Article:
On March 3, 2015, the Villaricca (aka Villa Rica) volcano erupted. The Villaricca volcano is a stratovolcano, also known as a composite volcano. These towering peaks rise hundreds to thousands of meters above their surroundings. They are formed of stratified layers of viscous lava flows and fragmental material. The Villaricca volcano is 124 km northeast of Valdivia, Chile.
Chile is slightly smaller than twice the size of Montana. It has low coastal mountains with a shoreline of 6,435 km along the southern Pacific Ocean. Chile also has a fertile central valley between the coast and the rugged Andes Mountains in the east. Its climate is mostly temperate. The Atacama Desert lies in the north; it experiences cool and damp weather in the south. The natural resources of Chile include: copper, timber, iron ore, nitrates, precious metals, molybdenum, and hydropower.
Prior to the arrival of the Spanish in the 16th century, the Inca ruled northern Chile while the Mapuche inhabited central and southern Chile. Although Chile declared its independence in 1810, decisive victory over the Spanish was not achieved until 1818. It was not until the 1880s that the Mapuche were brought under central government control. A freely elected president was inaugurated in 1990. Sound economic policies, maintained consistently since the 1980s, contributed to steady growth, reduced poverty rates by over half, and helped secure the country's commitment to democratic and representative government. Chile has increasingly assumed regional and international leadership roles befitting its status as a stable, democratic nation. In January 2014, Chile assumed a non-permanent seat on the UN Security Council for the 2014-15 term.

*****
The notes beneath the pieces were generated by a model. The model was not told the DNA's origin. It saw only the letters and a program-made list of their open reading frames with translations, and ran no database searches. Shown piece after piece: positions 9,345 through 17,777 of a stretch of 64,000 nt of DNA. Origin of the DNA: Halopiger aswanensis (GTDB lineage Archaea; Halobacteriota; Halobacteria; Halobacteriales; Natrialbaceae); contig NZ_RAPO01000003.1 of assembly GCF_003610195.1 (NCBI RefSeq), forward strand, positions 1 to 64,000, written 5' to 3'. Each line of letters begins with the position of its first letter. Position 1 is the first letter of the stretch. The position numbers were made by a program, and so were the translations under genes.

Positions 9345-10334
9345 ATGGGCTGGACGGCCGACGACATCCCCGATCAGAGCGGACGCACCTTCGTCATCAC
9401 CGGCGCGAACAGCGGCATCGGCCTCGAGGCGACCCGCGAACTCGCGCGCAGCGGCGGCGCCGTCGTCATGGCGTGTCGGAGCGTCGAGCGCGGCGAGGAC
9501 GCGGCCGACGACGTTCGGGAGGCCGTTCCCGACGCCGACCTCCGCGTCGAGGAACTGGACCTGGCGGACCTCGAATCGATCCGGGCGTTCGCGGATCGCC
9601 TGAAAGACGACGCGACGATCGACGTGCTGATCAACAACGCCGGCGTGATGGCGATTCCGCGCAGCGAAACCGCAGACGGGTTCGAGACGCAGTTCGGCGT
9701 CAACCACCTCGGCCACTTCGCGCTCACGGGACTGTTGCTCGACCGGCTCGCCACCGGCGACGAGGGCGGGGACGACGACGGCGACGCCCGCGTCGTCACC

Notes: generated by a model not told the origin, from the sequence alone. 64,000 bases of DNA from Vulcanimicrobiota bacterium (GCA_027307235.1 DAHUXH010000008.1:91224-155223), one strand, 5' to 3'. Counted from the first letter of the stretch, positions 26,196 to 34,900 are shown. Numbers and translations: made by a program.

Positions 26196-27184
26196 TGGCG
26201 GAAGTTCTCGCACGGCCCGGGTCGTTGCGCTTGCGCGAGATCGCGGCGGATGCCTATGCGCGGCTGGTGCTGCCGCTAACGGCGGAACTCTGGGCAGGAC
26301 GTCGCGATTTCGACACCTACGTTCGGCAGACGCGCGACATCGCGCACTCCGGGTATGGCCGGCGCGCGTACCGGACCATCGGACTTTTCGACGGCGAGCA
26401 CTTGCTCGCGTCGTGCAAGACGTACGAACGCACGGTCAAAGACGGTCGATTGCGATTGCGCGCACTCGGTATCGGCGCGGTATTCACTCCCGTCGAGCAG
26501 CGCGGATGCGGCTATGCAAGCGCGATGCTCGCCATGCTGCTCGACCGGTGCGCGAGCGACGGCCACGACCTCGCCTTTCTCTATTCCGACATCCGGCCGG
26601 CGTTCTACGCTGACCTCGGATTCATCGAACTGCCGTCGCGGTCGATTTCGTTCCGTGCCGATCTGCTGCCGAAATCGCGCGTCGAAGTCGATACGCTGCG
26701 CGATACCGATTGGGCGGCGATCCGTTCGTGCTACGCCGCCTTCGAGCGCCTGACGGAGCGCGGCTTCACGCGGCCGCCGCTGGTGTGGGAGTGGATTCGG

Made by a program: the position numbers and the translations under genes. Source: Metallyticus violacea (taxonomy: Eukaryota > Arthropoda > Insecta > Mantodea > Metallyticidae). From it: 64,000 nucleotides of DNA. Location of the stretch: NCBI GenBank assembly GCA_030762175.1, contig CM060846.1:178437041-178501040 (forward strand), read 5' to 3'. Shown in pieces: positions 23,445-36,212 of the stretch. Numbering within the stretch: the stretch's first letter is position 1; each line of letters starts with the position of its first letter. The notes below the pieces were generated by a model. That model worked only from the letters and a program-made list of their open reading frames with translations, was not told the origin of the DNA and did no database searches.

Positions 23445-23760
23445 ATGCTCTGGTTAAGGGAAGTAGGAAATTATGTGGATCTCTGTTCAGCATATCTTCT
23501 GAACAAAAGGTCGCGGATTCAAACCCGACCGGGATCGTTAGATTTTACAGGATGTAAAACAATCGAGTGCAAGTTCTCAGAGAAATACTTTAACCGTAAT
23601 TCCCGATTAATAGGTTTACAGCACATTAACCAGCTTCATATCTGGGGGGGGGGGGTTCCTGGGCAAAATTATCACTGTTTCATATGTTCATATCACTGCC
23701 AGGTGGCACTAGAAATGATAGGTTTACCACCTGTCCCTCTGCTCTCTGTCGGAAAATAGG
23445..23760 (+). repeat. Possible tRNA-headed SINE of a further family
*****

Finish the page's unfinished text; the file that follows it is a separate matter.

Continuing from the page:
To learn more about volcanoes, visit the Smithsonian Institution's National Museum of Natural History: Global Volcanism Program.
Smithsonian Instituion; CIA World Factbook, 3/2015; 6/2014
This map has also been used:
- Iquique, Chile, April 2014